I have seen the future of technology and its name is virtual reality (VR).
Most technologies unveiled to great fanfare are incremental improvements on what already exists, but I believe that the arrival of VR headsets in 2016 will be as era-defining as mainframes, PCs and most recently mobile phones.
I had my VR epiphany at a Facebook event a couple of weeks ago where I got to try out the Oculus Rift headset that will launch next year for around £350.
The first experience I tried was ‘watching’ a street battle between a War of the Worlds-type robot and a police department. Bullets spiralled past me, rubble was thrown up and a car even exploded and catapulted past me as the two sides did battle. Everywhere I looked, in a full 360-degree environment, all I could see was this battle taking place.
It was impossible not to get caught up in the situation, whatever I tried to tell myself, meaning I found myself ducking and weaving to ‘avoid’ the debris around me, all the time feeling my heart rate rising owing to the ‘intensity’ of the situation.
I then tried a space shooter game called EVE: Valkyrie on an Xbox that put me in the cockpit of a space fighter, watching enemy craft soar past my window, missiles fly past my head, all against the huge expanse of space.
The full 360 view felt utterly unique. At one point I did a barrel role in my ship and, even though I obviously didn’t move at all in my chair playing the game, I genuinely felt sick as my brain told me I was spinning through space. In fact, this is something many people complain about the first time they try VR.
These descriptions fail to do justice to the immersive, all-encompassing experience of VR, but I have no doubt that the first time most people try it with the right experience it will prove revelatory.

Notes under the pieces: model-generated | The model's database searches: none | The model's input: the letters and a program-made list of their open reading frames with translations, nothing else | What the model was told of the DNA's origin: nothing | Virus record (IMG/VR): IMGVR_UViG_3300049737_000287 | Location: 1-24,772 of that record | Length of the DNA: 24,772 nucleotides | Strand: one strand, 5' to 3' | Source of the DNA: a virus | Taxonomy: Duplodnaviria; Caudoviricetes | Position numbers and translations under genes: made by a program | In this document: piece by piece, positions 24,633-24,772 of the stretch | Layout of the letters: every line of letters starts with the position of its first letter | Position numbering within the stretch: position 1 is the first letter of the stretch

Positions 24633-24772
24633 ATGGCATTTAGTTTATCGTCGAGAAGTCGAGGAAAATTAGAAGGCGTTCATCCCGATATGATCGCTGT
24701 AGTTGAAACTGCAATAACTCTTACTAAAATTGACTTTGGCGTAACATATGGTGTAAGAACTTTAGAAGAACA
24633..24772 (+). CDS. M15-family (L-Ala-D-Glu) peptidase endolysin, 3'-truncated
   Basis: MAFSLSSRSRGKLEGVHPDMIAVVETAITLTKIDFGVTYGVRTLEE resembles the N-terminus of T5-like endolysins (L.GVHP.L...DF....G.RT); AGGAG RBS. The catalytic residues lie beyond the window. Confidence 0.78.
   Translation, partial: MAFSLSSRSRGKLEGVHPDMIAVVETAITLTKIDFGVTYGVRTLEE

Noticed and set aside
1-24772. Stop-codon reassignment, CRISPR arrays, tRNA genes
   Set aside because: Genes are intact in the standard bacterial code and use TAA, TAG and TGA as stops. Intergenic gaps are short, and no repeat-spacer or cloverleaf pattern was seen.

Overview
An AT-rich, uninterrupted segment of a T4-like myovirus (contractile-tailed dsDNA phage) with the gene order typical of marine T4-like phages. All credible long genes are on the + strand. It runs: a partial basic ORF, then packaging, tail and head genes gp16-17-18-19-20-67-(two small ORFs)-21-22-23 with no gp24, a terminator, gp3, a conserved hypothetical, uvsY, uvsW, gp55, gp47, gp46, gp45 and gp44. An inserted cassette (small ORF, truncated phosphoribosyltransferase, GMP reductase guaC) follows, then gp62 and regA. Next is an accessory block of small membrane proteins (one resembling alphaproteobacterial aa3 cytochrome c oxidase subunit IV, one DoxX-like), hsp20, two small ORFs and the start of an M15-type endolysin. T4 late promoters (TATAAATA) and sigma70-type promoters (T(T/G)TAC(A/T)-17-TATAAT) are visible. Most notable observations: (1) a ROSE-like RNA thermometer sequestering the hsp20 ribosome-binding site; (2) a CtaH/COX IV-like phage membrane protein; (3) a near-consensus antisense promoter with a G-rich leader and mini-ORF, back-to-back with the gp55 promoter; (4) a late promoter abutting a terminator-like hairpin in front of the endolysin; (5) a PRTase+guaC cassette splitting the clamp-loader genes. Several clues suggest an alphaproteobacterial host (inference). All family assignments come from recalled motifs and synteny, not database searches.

You can watch a video below showing the experience I played, but it in no way does justice to the sense of really being there that the headset provides.
To me, this is real living-in-the-future stuff, the sort of thing we've seen in comics and films set in the future, but arriving very soon as the first units are set to hit the market next year.
Furthermore, the potential for this technology feels almost endless. Gaming will move to a level that will make everything before seem laughably basic, while films and other entertainment will become utterly engaging.
You could float through space, dive in the deepest oceans, navigate the human body, stand on stage at Glastonbury, sky dive into a volcano, almost anything you could imagine wanting to do, all from the safety of your VR headset.
Companies could walk in and around architectural plans, practise medical operations, explore hotels, test drive cars, sell museum tours. Again it feels limitless as to what you could create and experience from the comfort of your own home or office.
Of course, the headsets are not much to look at right now. They still require fairly hefty ‘goggles’ to house the technology, which may well put some people off.
But for me it’s no different to the first mobile phones. Those, as we all know, were huge brick-like things that are now laughed about but were responsible for kicking off one of biggest technology revolutions since the computers of the 1950s.
As such it’s not hard to imagine VR headsets evolving in a similar way to become small, stylish glasses no bigger than a normal pair of swimming goggles, say, that become second nature to use at home or the office.
For the likes of Microsoft, Facebook, Sony and no doubt many others, the VR future is too impressive, too all-encompassing, too much of a game changer not to justify huge investments.
Give it a few years and VR will be commonplace, found in the majority of homes and businesses, and a technology that, just as now we wonder how we ever coped without our phones, we’ll wonder what we ever did before for fun.
In fact, perhaps the only thing that will hold us back is the motion sickness, but I'm sure we'll evolve.
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